Rights Law Deepens Political Rifts in North Carolina

12carolina-web1-sub-master675RALEIGH, N.C. — North Carolina has been pummeled with boycotts, criticism and cancellations in the wake of its new law on gay and transgender rights. Now liberals and conservatives in the state have turned to pummeling one another.

For North Carolina, a state that has long been considered one of the South’s most moderate, the intense reaction to the law, especially from business interests, has provided an ego-bruising moment.

But beyond ego and self-image, the legislation is exacerbating the political divisions in a state almost evenly divided between conservative and liberal forces. The acrimony is certain to play out not just in one of the nation’s most closely contested races for governor but also in the rare Southern state that can be up for grabs in presidential politics.

And while the state has been pilloried from the left, it is not at all clear who will be the ultimate winner in the battle set in motion by the law, which restricts transgender bathroom use and pre-empts local governments from creating their own anti-discrimination policies.

Democrats inside and outside North Carolina have been supported by a number of corporations, and the opposition looms large in a state with a long pro-business tradition.

Over the weekend, the Rev. Dr. William J. Barber II, president of the North Carolina N.A.A.C.P., vowed that the Moral Mondays movement, which flooded the State Capitol with liberal activists in the past to protest the policies of the Republican-controlled legislature, would begin “a campaign of mass sit-ins at the General Assembly.” The protesters plan to take the action if the General Assembly does not repeal the bill before it meets again in regular session on April 25.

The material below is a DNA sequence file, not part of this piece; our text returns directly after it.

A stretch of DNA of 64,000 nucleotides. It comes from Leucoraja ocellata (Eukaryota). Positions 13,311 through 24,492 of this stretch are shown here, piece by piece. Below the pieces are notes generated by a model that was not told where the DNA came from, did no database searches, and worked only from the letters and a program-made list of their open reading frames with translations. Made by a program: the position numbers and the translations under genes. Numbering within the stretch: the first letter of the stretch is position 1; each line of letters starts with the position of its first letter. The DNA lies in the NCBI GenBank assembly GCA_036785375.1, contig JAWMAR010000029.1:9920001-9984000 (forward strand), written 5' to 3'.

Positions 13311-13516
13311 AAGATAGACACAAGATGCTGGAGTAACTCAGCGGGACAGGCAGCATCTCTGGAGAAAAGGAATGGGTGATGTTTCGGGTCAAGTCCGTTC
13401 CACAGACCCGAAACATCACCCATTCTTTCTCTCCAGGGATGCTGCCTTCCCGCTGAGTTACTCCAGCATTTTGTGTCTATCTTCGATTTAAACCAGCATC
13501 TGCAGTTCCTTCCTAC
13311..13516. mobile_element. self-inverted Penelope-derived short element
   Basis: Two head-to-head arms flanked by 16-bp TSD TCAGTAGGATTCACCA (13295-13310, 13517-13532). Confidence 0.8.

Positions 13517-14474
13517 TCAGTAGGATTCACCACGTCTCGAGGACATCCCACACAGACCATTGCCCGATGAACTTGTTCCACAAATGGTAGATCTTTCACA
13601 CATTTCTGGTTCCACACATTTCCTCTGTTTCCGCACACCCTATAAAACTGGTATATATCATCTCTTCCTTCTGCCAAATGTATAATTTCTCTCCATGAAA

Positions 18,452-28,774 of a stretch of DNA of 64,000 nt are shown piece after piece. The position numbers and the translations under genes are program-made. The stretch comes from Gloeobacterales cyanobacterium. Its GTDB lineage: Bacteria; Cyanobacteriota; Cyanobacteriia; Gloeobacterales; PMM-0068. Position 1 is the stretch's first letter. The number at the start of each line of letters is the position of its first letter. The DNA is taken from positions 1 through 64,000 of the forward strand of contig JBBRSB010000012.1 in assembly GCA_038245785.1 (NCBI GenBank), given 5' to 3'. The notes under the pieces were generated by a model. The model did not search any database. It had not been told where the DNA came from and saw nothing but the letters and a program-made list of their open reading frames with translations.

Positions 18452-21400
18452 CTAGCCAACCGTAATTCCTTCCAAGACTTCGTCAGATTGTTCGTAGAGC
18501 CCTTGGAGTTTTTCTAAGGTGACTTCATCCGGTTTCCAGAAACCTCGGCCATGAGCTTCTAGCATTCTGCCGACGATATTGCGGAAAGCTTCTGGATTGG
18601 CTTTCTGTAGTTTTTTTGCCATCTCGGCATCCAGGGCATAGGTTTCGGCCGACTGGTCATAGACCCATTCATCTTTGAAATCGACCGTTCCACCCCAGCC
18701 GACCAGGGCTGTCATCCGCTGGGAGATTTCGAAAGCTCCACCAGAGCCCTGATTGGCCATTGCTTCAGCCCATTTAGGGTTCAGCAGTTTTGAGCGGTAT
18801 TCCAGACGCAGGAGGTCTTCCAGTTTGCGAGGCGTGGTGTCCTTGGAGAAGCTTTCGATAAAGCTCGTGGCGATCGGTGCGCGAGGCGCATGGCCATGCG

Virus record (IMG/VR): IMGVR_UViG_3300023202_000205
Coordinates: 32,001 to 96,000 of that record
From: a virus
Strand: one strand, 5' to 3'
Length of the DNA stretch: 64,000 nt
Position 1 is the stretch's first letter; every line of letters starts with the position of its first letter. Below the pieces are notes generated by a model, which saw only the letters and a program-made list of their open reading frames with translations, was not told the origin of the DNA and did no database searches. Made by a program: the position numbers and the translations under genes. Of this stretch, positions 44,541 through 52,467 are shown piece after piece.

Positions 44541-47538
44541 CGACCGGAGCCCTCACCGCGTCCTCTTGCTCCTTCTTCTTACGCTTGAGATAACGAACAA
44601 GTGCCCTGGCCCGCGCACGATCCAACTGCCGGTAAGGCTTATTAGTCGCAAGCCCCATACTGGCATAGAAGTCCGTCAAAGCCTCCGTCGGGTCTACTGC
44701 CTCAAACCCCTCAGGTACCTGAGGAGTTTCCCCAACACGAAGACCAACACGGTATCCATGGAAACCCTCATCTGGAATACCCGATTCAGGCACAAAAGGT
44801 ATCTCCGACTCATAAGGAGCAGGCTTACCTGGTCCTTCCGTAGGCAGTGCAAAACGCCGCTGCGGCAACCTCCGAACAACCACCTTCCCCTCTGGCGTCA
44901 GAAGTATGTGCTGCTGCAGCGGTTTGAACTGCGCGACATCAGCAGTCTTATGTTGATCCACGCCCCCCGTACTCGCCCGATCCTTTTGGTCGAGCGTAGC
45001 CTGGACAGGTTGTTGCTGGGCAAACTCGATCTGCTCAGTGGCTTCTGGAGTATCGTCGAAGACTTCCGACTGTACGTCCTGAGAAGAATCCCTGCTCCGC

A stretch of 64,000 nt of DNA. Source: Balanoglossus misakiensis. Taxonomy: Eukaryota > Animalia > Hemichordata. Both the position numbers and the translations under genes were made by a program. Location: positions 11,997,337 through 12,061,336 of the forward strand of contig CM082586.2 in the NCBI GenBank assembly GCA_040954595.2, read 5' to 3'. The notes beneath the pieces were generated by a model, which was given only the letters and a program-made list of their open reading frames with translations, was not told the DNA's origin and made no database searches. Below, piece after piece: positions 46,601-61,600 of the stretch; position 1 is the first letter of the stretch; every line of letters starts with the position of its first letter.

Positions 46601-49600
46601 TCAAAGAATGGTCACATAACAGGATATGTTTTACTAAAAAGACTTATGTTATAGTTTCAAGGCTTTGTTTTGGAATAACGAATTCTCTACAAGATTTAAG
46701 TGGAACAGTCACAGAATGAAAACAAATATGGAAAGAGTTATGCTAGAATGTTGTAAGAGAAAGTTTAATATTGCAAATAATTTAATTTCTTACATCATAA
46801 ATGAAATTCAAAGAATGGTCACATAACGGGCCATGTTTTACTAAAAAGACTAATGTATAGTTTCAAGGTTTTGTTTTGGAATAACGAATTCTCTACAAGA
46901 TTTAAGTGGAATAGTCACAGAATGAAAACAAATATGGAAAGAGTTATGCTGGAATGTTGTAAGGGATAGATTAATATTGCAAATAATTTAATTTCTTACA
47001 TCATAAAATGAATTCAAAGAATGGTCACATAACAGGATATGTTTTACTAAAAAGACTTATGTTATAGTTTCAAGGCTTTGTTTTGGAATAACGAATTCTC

But Republicans have been sweepingly dismissive of the fallout. When PayPal said it would cancel its plan to open a global operations center in Charlotte and employ more than 400 people there, Lt. Gov. Dan Forest said, “If our action in keeping men out of women’s bathrooms and showers protected the life of just one child or one woman from being molested or assaulted, it was worth it.”

With a New ‘Barbershop,’ Malcolm D. Lee Blends Comedy and Commentary

BEVERLY HILLS, Calif. — In the 2002 comedy “Barbershop,” the most worrisome problem facing the shop owner Calvin Palmer (Ice Cube) is a duplicitous loan shark who wants to turn the neighborhood fixture into a strip club. Two years later, in “Barbershop 2: Back in Business,” Calvin’s biggest headache is competition frlightbulbom Nappy Cutz, a national franchise opening up across the street that, according to Calvin’s own clients, boasts “honeys in bikinis” serving wine to clients and live fish in the floor that customers can have fried, grilled or “fondued.”

In “Barbershop: The Next Cut,” which opens this week, Calvin’s problems are considerably worse than just evil moneylenders and rival shops. Money is still tight; to make ends meet, he’s sharing space and chairs with a beauty salon run by Angie (Regina Hall). But larger troubles are looming right outside the barbershop’s doors, on the streets of Chicago’s South Side. Kids and cashiers are getting shot over trifles; in one darkly comic scene, the denizens of the shop try to one-up one another over who’s been robbed most often.